This is the last in the series of walks around Langsett Reservoir I will be posting for now. Similarly to my walk to Pike Lowe, this walk covers areas I think few people are aware of. While the walk is a very pleasant one, it isn't without risk if undertaken at the wrong time of year.
The walk was done on the 10th June and the river was just passable. I returned on the 17th June following heavy rain and the river had become impassable, so be aware of the conditions. If in doubt, don't attempt to cross the river. Generally, if it is low enough, you should be able to walk across the stones as though stepping stones and not get your feet wet.
The Porter (or) Little Don river is at the far west of Langsett Reservoir as covered in my previous walks. It's start, or finish, depending on how you look at it is visible from the bridge that goes over it. At the southern side of the bridge the river valley can be accessed.
|The Porter of Little Don enters Langsett Reservoir.|
The river flows through an extremely picturesque valley with a lot of opportunities to spot wildlife. There is also a path which parallels the river high up on the northern slope of the valley following the edge of the woods up there. This makes for a safer option in the event you don't follow the valley floor and river.
|A couple of photos of the valley the river flows through.|
The area the river flows through is all Open Access, but remember that there are rare plants, wildlife etc that should be respected. So having a wander around is fun. I would also advise that you watch for the areas of Sphagnum Moss as these can be quite dangerous if stepped in. About a mile or so up the river from the bridge you come to a wooden foot bridge (literally a couple of logs with planks on top). At this point the path takes a turn up the northern slope towards the outskirts of a private area of land.
|The path that goes off to the right above the river.|
Skirting around the southern side of this private land you come to a farm building. The gate through the fencing at this point is down in the valley. The area around the building is covered in rabbit warrens. On the day of my walk I saw around a dozen rabbits in one field alone. Flying over head were Curlews and Raptors. This area of the walk would benefit from binoculars if you are interested in birdlife.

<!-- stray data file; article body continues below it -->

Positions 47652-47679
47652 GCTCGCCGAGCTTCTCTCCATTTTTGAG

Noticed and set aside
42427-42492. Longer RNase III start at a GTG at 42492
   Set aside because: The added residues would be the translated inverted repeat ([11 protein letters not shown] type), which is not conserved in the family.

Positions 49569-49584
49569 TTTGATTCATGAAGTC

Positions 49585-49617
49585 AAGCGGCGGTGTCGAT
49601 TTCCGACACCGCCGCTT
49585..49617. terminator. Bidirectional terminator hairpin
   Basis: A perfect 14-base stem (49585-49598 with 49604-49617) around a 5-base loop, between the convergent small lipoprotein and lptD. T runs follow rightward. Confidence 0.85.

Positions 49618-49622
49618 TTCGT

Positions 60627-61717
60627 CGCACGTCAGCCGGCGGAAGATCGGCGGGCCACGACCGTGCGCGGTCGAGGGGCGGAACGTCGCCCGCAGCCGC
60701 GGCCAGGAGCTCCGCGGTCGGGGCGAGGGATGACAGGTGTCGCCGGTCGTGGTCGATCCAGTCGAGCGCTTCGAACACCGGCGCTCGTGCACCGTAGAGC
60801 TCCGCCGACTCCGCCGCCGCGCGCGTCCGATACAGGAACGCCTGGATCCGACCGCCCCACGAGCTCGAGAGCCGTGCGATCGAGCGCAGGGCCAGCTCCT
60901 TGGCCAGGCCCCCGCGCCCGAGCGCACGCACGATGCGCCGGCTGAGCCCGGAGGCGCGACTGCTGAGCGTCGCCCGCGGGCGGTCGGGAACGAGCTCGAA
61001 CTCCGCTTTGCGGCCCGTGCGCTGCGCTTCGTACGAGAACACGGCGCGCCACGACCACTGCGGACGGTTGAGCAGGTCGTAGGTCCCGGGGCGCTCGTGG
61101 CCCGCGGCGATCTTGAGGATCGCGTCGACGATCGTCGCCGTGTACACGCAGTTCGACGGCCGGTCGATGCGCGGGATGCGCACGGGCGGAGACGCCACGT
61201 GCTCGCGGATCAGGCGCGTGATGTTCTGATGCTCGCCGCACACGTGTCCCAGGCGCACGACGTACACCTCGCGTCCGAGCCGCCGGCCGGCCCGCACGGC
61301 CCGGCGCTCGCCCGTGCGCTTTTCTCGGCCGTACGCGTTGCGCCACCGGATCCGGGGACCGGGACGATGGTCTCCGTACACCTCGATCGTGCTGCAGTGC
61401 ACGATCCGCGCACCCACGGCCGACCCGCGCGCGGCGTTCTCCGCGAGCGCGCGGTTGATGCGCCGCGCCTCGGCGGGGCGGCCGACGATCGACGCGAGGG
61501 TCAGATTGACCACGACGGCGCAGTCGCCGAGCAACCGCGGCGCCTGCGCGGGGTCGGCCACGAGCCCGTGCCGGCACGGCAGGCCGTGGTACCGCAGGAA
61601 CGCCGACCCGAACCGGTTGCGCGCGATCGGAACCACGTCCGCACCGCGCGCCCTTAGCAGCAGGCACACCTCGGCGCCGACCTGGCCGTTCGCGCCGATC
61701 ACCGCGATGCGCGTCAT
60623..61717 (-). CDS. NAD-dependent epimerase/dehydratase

|The abandoned building at the far end of the privatre area, path to the left.|
The path continues on up the left side of the building, onto Horton Road, up and over the hill. Twice the path dips into small cloughs and across streams.
|Hroton Road (from the Swinden Lane looking back).|
After the second clough the gate through to Swinden Lane can be seen off to the right.
|The gate into Swinden Lane.|
After about 700 meters you come to a T-junction. At the junction turn left and follow the path that goes on a steady right turn down and into some woods.
As you enter the woods there is a path off to the left through a very narrow gate. The path here drops down through a forest, Crookland Wood, and in the bottom passes a pond to the left.
The path passes the pond and across a small wooden bridge. The path climbs up a small slope and meets up with the path that leads down to Langsett Reservoirs circular path. Alternatively, there is a path that leads straight on and back to the car park at Langsett Barn.
A great walk, but please remember to take care. I would advise that if you have only limited experience then avoid the walk along the river and take the alternative route higher up. I don't take responsibility for any injury or accident while following one of these walks. They are mearly guides to make you aware of these walks and are carried out at your own risk.